Sound: Kenny Wayne Shepherd fans should be aware that his latest release isn't necessarily what you'd expect. 10 Days Out: Blues From The Backroads is dedicated more to the legendary musicians -- including the remaining members of Muddy Waters and Howling Wolf's bands -- and Shepherd is merely a small presence. Even thought that might freak out Shepherd's fans, the latest CD is a huge success in terms of delivering the purest form of blues.
The 2-disk CD/DVD is a fantastic chronicle of the blues, and through most of the journey (which hits everywhere from Kansas to Louisiana) Shepherd bows out of the limelight. It's both a gutsy and highly respectable thing for Shepherd to do. Instead of hearing new material from the young blues guitarist/vocalist, he instead gives the stage to some of the biggest influences in his life. The result is a soundtrack to his roadtrip visiting some of the greatest blues musicians in history.
One of the most memorable performances comes from Clarence Gatemouth Brown, a bluesman who Shepherd claims became a sheriff just to carry the gun. You can hear the honesty pouring out of his song Born In Louisiana, but it goes a lot further than that. He plays the guitar, the violin, and tackles the vocals in the same song with absolute ease. The man is around 90 and is just as confident onstage as any young bad out there today. During Brown's performance Shepherd plays rhythm guitar, but anything else would have seemed almost like upstaging. Shepherd deserves credit for letting Brown do what he does best without any interference.
If you're hard-pressed for time, go straight for the DVD. It's a documentary featuring Shepherd's trip across the country to play with some of his greatest influences. Shepherd offers brief commentary during his travels, but it's really bluesmen like B.B. King and Clarence Gatemouth Brown that will make the biggest impression. It's just a phenomenal site to see Shepherd studying every move that King makes when he's playing his solo to The Thrill Is Gone. The two guitarists eventually trade solos back and forth, making it easily one of the best moments in the DVD portion. // 10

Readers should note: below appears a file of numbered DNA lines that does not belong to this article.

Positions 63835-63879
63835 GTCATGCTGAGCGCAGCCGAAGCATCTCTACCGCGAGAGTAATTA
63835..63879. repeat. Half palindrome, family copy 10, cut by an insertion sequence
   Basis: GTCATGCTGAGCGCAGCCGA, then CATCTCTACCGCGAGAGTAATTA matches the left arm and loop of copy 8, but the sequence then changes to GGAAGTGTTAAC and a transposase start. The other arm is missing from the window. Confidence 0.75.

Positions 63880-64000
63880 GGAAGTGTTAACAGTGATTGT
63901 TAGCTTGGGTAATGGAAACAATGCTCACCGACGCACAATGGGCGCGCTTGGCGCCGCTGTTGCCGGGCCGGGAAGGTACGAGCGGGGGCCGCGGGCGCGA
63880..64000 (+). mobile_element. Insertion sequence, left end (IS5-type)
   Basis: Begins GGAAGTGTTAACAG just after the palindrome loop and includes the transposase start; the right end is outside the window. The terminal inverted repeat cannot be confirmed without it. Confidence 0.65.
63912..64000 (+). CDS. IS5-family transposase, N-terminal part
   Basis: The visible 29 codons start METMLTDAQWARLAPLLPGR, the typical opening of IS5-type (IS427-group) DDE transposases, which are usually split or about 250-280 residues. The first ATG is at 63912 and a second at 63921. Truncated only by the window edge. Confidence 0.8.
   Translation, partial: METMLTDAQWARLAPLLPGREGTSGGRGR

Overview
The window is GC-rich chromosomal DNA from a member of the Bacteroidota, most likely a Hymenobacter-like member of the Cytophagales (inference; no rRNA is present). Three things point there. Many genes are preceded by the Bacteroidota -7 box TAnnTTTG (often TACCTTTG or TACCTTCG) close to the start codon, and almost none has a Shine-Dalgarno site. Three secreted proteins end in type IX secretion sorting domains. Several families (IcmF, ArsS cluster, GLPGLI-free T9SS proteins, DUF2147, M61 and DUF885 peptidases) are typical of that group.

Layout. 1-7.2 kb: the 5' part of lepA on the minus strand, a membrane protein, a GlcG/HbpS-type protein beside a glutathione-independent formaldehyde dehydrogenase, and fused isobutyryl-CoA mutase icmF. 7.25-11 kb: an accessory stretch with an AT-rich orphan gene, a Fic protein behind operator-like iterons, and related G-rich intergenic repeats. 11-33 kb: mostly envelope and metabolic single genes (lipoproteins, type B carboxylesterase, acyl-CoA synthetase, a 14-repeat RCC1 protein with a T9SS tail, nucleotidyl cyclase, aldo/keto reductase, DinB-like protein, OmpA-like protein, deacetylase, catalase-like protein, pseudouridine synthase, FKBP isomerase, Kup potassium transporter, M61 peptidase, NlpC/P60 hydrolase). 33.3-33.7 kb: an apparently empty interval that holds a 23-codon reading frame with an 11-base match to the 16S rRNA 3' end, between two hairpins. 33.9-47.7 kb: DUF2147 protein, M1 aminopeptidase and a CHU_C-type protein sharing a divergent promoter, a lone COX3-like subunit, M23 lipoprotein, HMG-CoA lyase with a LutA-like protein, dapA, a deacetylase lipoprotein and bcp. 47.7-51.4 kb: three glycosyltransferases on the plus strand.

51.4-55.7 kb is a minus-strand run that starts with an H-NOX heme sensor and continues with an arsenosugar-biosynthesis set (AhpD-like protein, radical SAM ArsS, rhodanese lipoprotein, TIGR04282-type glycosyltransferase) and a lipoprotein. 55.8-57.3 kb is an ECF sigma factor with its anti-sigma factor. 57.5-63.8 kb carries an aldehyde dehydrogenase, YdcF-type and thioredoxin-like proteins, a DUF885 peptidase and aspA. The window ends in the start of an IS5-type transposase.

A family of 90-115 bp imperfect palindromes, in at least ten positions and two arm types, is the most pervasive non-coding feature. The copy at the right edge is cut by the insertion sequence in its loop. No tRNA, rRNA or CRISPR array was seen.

Lyrics: You don't get more heartfelt and honest than a blues lyric, and 10 Days covers a lot of ground in the genre. There is a beautiful simplicity in blues that isn't heard much these days, but there's plenty of humor along the way as well.
Got My Mojo Working by Muddy Waters, arguably one of the greatest blues musicians ever, shows up on Shepherd's CD. While you might think that feelings of melancholy will always be present in a blues song, Waters proves this idea extremely wrong. Pinetop Perkins takes over the vocal part on the CD and sings, I'm going down to Louisiana to get me a mojo hand; I'm gonna have all you women right here at my command. If you ever wondered where rockers got their sexy onstage struts, listen no further.
There is still plenty of heartache heard on 10 Days, with B.B. King's The Thrill Is Gone being easily the quintessential blues song. All in all the songs on the CD cover a lot more ground topic-wise (not to mention humor) than many contemporary recordings. // 10
Overall Impression: Kenny Wayne Shepherd is obviously known for his guitar prowess, but it's the heart behind his music that really comes to the forefront in 10 Days. While he has a few solos thrown into the 15-song CD, the focus is very much elsewhere. Hearing him work with such a wide variety of blues performers is a worthwhile experience, even if you haven't picked up any of his records in the past.
When it comes down to it, the CD is dedicated to bluesmen (and women) like B.B. King, Etta Baker, and Cootie Stark. You might not know most of the names listed on the playlist, but you definitely will not forget the cast of characters. And for blues lovers? Shepherd's 10 Days is a CD/DVD is as much of an unforgettable history lesson as it is a fantastic listening experience. // 10